What role will AI and robots play in the future of architecture?

by Editor

The fast growth of technology has altered all aspects of life and work during the last decade. Technology is rapidly becoming considerably more accessible and cost-efficient in the field of architecture and design than it has ever been.

Despite this tendency, familiarity remains a barrier to the adoption of particular technologies for many in the sector.

Previously, technology and artificial intelligence (AI) were mostly employed in the sectors of 3D printing and robotics to assist with activities like completing complicated design problems, scripting, and automating monotonous tasks.

AI is now helping architects and stakeholders to collaborate more effectively by generating a more integrated overall landscape.

Large Saudi Arabian companies like The Red Sea Development Company and AMAALA are now looking into how technology can be used from the beginning of a project’s planning and how it can be improved at each step along the way.

“We’re essentially talking about the management and proliferation of data and how it is fast becoming more prevalent. The challenge everywhere is how integrated individual assets are becoming into tech, smart solutions, AI, and so on,” said LWK+ Partners’ Managing Director MENA, Kerem Cengiz.

Several GCC administrations are viewed as being ahead of the curve in terms of how they manage and integrate the physical environment in the context of nation-building. Engaging with technology, AI, and robots is no longer a luxury for architects and developers who want to be a part of this process.

Many governments throughout the world have used smart technology to aid in the control and tracking of the COVID-19 outbreak during the last two years.

Contract tracking tools and building temperature monitors are great examples of how AI can help improve the health and safety of city residents.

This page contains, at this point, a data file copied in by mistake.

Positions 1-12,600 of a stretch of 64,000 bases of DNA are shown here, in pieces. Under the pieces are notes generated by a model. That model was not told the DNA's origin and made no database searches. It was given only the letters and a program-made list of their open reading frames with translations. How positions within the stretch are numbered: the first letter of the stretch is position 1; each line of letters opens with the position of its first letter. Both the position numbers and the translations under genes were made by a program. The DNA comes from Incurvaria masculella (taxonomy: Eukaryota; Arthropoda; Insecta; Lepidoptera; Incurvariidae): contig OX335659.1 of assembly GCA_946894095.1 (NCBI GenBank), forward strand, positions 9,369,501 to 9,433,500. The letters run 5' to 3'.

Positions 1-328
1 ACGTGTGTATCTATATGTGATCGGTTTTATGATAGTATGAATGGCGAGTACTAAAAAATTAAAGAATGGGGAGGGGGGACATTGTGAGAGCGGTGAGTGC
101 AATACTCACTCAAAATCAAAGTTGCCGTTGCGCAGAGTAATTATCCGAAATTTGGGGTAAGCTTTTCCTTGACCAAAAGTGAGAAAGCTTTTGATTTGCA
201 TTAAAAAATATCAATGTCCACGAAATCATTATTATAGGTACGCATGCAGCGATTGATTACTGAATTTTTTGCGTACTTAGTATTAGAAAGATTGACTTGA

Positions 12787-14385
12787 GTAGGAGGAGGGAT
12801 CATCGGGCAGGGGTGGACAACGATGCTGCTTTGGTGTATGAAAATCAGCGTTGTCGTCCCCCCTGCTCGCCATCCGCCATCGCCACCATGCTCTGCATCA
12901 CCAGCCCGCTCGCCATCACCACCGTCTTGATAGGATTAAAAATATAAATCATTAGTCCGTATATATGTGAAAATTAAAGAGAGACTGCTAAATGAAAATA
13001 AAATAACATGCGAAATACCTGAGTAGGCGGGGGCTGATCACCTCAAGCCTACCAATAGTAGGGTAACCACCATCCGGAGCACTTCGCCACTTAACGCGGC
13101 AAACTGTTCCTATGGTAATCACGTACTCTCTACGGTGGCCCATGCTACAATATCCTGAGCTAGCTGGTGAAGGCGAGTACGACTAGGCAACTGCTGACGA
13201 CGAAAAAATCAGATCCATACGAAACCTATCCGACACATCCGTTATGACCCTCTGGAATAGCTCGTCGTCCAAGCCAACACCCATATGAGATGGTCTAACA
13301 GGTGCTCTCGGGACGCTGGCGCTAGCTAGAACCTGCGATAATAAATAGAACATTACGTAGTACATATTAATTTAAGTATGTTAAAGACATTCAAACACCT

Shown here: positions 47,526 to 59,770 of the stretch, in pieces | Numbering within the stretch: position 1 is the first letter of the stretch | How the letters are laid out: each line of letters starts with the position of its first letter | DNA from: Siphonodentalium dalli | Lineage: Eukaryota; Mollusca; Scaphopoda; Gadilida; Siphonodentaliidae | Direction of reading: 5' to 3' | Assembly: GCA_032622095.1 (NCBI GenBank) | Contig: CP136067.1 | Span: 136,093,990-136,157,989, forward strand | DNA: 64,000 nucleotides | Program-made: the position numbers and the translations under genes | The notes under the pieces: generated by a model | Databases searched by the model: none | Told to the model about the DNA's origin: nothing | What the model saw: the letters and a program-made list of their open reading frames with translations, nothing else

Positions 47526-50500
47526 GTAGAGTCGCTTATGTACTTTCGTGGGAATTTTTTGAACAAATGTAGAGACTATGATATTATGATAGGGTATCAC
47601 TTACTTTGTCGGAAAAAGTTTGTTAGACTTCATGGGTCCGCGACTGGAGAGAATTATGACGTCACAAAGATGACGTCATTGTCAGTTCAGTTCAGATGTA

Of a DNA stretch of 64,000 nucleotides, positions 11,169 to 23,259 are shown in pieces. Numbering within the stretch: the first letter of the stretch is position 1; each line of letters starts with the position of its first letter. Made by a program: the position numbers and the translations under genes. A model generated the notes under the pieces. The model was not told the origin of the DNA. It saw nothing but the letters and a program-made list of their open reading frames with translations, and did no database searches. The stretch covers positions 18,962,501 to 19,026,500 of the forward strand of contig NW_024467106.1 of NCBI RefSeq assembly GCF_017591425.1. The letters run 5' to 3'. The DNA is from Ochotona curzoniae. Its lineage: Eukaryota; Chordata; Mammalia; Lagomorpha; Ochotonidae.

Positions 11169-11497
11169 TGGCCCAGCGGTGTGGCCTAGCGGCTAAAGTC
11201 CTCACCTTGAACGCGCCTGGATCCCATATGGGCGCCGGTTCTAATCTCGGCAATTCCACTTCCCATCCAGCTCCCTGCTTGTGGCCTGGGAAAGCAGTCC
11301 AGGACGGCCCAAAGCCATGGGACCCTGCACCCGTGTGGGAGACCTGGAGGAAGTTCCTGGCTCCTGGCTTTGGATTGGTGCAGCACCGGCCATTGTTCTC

“Designing with COVID at the forefront, we can find ways of mitigating the worst impacts of the peaks and troughs of infection [from COVID-19],” Cengiz said.

Remote-controlled curtains, smart meters, AI assistants, and other smart home technologies have been around for a while. However, today’s trend is for more integrated systems that can handle every aspect of the house from a single cellphone.

In the wake of the pandemic, people are looking for more advanced systems that can find infection rates in closed spaces, control air quality, and give health advice and tips.

Furthermore, with many governments across the world continuing to impose lockdowns and stay-at-home regulations, AI in design innovation has the potential to establish a more connected community network in which data flows between houses and buildings.

As Cengiz points out, “the chain of connectivity becomes much more dynamic and responsive, and, in that sense, it becomes easier to control outbreaks and disaster conditions,” by linking this to a government network.

Because of the present rate of technological improvement, we should anticipate seeing considerably smarter living environments in the next decade than we have now, particularly in terms of health and safety.

In the last five years, cities like Singapore and Dubai have made a lot of progress, and now they are starting to connect individual homes to larger community and government networks.

But what are the potential stumbling hurdles to this transformation?

“A lot of the challenges of innovation in this space come back down to cost… It’s very expensive to integrate new tech,” Cengiz explained.

To boost market adoption of new technologies, governments and private firms must take the time to weigh the costs and advantages of deploying new technologies and invest with a long-term rather than a short-term attitude.

“The reality is that the future [of smart homes] is always going to be relatively unpredictable as things are moving so quickly… On a human level, the focus should not just be on saving money but on improving people’s lives by, for example, consistently controlling air quality in the home to respond to changing climatic conditions,” Cengiz added, using the example of continually managing air quality in the house to adapt to changing climatic circumstances.

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